- SWITZERLAND, GERMANY / 1972 / German / Color / 16mm / 50 min
Director, Script: Fredi M. Murer
Editing: Yves Yersin, Fredi M. Murer
Sound: Benny Lehman
Appearances: Hans Rudolf Giger, Konrad Farner, Fritz Billeter
Research: Hans-Ulrich Jordi
Producers: Nemo Film, WDR (Cologne)
Source: Athénée Français Cultural Center
Fredi M. Murer and H.R. Giger
This documentary records the work of Hans Rudolf Giger (1940–2014)—a painter famous as well for his work as a designer for Alien—as he gives birth to the world of a new work. When the film was made, both Giger and Murer were part of a group of young artists that included the poet Urban Gwerder and the composer Jelly Pastorini. Giger was also in charge of costume design for Swiss Made 2069. This film can be thought of as a “passage” that connects Giger’s paintings with the conscious and the unconscious, with memory and with premonitions of the future. It captures both the external influence on the artist of political events happening in society at the time like nuclear tests, satellite launches, the Vietnam War, and the May Uprising, as well as the images that were carved one on top of the other on the artist’s interior during his youth, such as the basement of his house, the dungeons and torture rooms of a castle, and the image of a bleeding Christ. Giger’s magical realism is birthed here through these labyrinthine connections between the internal and the external.
Christopher & Alexander
- SWITZERLAND / 1973 / French / Color / Digital File (Original: 16mm) / 46 min
Director, Script, Editing: Fredi M. Murer
Photography: Fredi M. Murer, Iwan Schumacher
Sound: Benny Lehman
Music: Jonas C. Haefeli
Producers: Nemo Film, Artco-Film, Eric Franck
Source: Lichtspiel / Kinemathek Bern
This film was commissioned by the financier Eric Franck, and it documents the life of his two sons, a five-year-old named Christopher and a three-year-old named Alexander. Shots of special occurrences during the year (birthdays, Christmas, trips to the zoo or circus) are inserted into footage of the children’s normal life one day. Murer took on the production after being asked to make something that would let the children know after they matured what it had been like to grow up in a bourgeoise household. This film was shot in parallel to We Mountain People in the Mountains, but as Murer himself frequently points out, he depicts both the “highlanders” of Uri as well as the “plateau dwellers” of Zurich. In this sense, both films can be thought of as folkloric.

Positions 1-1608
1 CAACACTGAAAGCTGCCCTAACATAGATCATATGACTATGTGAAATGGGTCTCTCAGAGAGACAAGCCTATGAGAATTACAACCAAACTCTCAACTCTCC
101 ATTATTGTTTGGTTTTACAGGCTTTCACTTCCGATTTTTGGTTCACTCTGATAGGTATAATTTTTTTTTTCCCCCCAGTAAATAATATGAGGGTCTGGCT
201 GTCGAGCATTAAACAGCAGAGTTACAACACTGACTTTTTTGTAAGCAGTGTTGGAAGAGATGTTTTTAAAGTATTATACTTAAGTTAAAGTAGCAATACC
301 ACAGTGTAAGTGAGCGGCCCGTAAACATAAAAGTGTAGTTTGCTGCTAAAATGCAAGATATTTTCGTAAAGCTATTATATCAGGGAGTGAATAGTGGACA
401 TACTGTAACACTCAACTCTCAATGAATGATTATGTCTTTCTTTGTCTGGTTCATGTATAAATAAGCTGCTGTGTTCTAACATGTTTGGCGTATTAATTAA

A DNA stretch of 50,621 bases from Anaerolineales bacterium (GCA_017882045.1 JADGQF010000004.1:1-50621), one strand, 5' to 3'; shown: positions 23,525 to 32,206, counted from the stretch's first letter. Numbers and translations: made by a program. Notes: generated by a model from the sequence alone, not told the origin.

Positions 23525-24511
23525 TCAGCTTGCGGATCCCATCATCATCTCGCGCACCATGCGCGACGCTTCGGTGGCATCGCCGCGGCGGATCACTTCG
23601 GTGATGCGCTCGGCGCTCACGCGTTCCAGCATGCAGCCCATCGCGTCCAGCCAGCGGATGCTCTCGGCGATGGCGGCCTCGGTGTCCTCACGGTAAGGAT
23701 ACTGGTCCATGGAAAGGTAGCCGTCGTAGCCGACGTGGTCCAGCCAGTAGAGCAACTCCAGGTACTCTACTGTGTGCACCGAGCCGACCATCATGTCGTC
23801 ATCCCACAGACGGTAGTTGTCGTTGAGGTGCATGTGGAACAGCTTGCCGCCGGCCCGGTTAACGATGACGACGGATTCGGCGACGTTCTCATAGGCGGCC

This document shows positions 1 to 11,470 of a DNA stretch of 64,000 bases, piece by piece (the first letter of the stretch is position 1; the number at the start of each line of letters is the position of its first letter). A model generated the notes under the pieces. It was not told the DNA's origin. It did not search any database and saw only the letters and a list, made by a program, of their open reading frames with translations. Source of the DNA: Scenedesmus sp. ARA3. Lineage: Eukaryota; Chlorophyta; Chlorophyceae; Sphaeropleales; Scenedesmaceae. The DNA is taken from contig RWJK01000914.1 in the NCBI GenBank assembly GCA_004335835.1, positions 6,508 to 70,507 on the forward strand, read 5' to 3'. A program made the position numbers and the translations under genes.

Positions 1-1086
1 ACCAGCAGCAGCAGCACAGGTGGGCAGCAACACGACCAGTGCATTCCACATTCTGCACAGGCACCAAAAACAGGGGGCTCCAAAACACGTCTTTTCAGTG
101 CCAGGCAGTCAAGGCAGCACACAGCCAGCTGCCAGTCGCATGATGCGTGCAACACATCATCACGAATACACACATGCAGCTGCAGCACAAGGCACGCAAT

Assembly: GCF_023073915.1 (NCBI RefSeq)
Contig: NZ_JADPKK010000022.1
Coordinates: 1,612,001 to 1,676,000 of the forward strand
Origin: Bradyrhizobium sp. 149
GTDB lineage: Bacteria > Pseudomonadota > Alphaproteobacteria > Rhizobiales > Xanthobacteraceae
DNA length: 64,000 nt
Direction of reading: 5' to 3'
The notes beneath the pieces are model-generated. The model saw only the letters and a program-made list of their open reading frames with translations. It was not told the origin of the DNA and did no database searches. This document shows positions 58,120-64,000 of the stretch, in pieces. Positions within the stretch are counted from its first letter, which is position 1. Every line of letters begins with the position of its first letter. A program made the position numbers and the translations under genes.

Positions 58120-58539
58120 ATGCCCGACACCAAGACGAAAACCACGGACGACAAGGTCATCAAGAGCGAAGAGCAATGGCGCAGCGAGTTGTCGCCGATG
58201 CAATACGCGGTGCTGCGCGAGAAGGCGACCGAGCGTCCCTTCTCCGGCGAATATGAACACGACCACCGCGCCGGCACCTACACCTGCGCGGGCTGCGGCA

We Mountain People in the MountainsWir Bergler in den Bergen sind eigentlich nicht schuld, dass wir da sind
- SWITZERLAND / 1974 / Swiss-German / Color / 16mm / 108 min
Director: Fredi M. Murer
Script: Fredi M. Murer, Jean-Pierre Hoby, Georg Kohler
Photography: Iwan Schumacher
Editing: Fredi M. Murer, Eveline Brombacher
Sound: Luc Yersin
Scripter, Lighting: Benny Lehman
Production Company: Nemo Film
Supported by: Swiss Broadcasting, The Swiss Federal Department of Home Affairs, Migros, The Canton of Uri
Source: Swiss Films
This feature-length documentary was filmed in the mountain ranges of the canton of Uri where Murer was born. It is divided by area into three parts. In the first part, shot in a valley in Göschenen, the balance of the natural environment is ruined due to the construction of a tunnel, and it is suggested that the local ranching business will soon go bankrupt. The Schächen Valley, which serves as the setting of the second part, is still home to farmers who use traditional ranching methods designed for plateaus. Here, most political choices are made through a system of direct democracy. The third part documents the life of residents of Bristen in the Maderaner Valley, where the majority must leave the area by car for work since it is difficult to keep the community running with ranching alone. This film not only highlights the districts that it focuses on, it also contains many elements that connect directly to Alpine Fire, such as various folkloric themes and the insularity of the communities. Since the villagers’ stories can be heard offscreen, it is almost as if their own gaze is being thrown back silently at the audience.
Place of Encounter—Discovering Two Fimmakers through Yamagata
My encounter with Fredi M. Murer’s movies dates back to the 70’s when I saw his short film Bernhard Luginbühl. I had found the film fascinating. Without narration, it was made up of a series of images that showed the daily life of the Swiss sculptor and his partner with their bullterrier, an omnipresent character in the movie. The heart of the message was transferred without any word.
It was my pleasure to meet Fredi M. Murer in 1986 at the occasion of retrospective of his works organized by the Athénée Français Cultural Center. In those days, I had become good friends with filmmaker Ogawa Shinsuke, and after watching We Mountain People in the Mountains, I got the idea of bringing the two directors together. I felt that they were cut from the same cloth and their cinematic visions were very similar. Then they met. Later, Murer revealed to me that he had been immediately charmed by Ogawa and developed a very close relationship with him until the Japanese filmmaker passed away.
It is without doubt that this second retrospective of Fredi M. Murer in Japan could not have found a more ideal place than the Yamagata International Documentary Film Festival, of which Ogawa Shinsuke is one of the founders.